Northwestern Political Union votes to support free U.S. public college


Daily file photo by Caroline Megerian

With a vote of 10-8, Northwestern Political Union voted in favor of a resolution that U.S. should implement free public college.

Jason Beeferman, Reporter

Northwestern University Political Union narrowly voted to support the resolution that the US government should implement free public college free for all U.S. students.

In a vote of 10-8, with 3 abstentions, the union voted in favor of the resolution after an hour of debate.

Sachin Shukla, led the pro side and argued in favor of free college. In his prepared opening statement, the Bienen junior stressed how free post-secondary education goes in line with age-old American values of opportunity, and should be a right for citizens.

“This is the whole idea behind the American dream; the promise of America is that in this country, anyone can do anything,” said Shukla, who also serves as the group’s events coordinator chair. “As the American economy changes, what it takes to make the American dream a reality has also changed, and all signs point to post-secondary education as an essential ingredient of that opportunity.”

Shukla also highlighted how when considering the U.S. federal budget in its entirety, which included $4.45 trillion in spending last fiscal year, the cost of free public education becomes “trivial.”

Medill first-year Felix Beilin opened the arguments against the resolution and used the framework of a slippery slope to justify his position on the issue. Beilin argued that a social responsibility to pay for all citizens’ bachelors degrees could eventually lead to the government deciding to pay for students’ room and board, or citizens’ post-doctorate degrees.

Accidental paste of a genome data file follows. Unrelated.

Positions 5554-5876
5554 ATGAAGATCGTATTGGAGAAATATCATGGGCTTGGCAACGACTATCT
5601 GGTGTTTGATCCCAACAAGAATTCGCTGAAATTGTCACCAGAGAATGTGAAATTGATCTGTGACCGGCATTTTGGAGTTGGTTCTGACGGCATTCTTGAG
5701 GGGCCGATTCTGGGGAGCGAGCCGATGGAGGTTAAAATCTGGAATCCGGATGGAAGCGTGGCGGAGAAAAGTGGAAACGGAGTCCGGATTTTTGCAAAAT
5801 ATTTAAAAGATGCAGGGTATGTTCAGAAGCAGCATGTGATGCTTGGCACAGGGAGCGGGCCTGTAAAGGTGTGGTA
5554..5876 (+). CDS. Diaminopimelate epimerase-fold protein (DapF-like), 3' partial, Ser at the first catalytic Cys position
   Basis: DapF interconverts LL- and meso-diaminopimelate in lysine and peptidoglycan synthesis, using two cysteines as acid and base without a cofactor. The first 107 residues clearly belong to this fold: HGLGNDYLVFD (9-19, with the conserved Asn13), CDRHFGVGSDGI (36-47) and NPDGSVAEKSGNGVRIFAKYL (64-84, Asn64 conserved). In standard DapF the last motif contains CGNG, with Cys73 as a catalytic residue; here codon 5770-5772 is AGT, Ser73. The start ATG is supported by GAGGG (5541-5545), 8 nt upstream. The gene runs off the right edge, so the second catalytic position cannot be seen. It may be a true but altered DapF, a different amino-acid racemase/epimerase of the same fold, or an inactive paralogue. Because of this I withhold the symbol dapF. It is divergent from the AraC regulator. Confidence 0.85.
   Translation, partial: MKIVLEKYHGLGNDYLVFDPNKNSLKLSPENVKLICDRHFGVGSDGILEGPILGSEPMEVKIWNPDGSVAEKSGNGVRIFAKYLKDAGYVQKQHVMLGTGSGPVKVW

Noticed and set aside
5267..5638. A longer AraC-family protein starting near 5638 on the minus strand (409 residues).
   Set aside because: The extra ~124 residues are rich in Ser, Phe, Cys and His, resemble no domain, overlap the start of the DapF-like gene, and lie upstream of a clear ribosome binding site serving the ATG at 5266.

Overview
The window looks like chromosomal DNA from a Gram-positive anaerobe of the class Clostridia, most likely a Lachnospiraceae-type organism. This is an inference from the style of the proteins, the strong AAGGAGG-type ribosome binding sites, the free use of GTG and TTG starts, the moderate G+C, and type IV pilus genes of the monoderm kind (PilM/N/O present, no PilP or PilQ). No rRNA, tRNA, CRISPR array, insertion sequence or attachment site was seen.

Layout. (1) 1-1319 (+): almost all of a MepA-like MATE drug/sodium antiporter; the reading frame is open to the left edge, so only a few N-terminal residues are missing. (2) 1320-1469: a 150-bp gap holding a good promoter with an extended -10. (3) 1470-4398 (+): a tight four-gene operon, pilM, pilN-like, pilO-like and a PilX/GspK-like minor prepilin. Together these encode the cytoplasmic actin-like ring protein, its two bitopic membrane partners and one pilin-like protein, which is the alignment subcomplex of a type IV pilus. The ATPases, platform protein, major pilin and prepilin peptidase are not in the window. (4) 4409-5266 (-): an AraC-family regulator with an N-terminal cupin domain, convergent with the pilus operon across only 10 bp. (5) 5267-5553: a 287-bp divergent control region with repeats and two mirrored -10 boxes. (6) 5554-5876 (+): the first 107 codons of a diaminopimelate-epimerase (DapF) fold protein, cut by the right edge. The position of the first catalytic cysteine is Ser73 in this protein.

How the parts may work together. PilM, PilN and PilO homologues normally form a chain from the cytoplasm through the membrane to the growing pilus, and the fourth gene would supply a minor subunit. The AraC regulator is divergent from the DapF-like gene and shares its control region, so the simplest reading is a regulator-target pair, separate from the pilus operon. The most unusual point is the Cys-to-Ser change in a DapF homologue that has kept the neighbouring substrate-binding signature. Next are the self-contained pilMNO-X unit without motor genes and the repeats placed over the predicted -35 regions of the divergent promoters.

“There are certain mistakes inherent to the idea that there should be universally free, four-year college,” Beilin said. “If we want to extend the social and educational entitlement idea to its extreme, why should we stop at college? Why not pay for everyone’s postgraduate and doctoral degrees? … I’d say that we don’t have a social responsibility to go to these extremes.”

Beilin also said he doesn’t think taxpayers should have to pay for the wealthy to attend free college, especially since the richer you are the more likely you are to attend college.

Though the majority of those who spoke on the issue opposed Beilin and were in favor of free public college, Ansh Prasad, a Weinberg sophomore, also argued strongly against the resolution.

“We are acting like college is the proverbial ladder that will solve America’s problem of social mobility,” Prasad said. “When there is a glut of people who have college education (and) there is not a proportional increase in the amount of opportunities available to them, these people are just effectively left with a college degree that is functionally useless.”

But being in the minority, Prasad’s argument was met with criticism from many of the other debaters.

Ellen Howard, a Weinberg sophomore, stressed that college is “not just a sorting mechanism,” but serves a more practical purpose.

“You kind of fundamentally misunderstand what college is,” Howard said in response to Prasad. “If your college education is actually giving you skills, then it shouldn’t matter if other people have the same piece of paper.”

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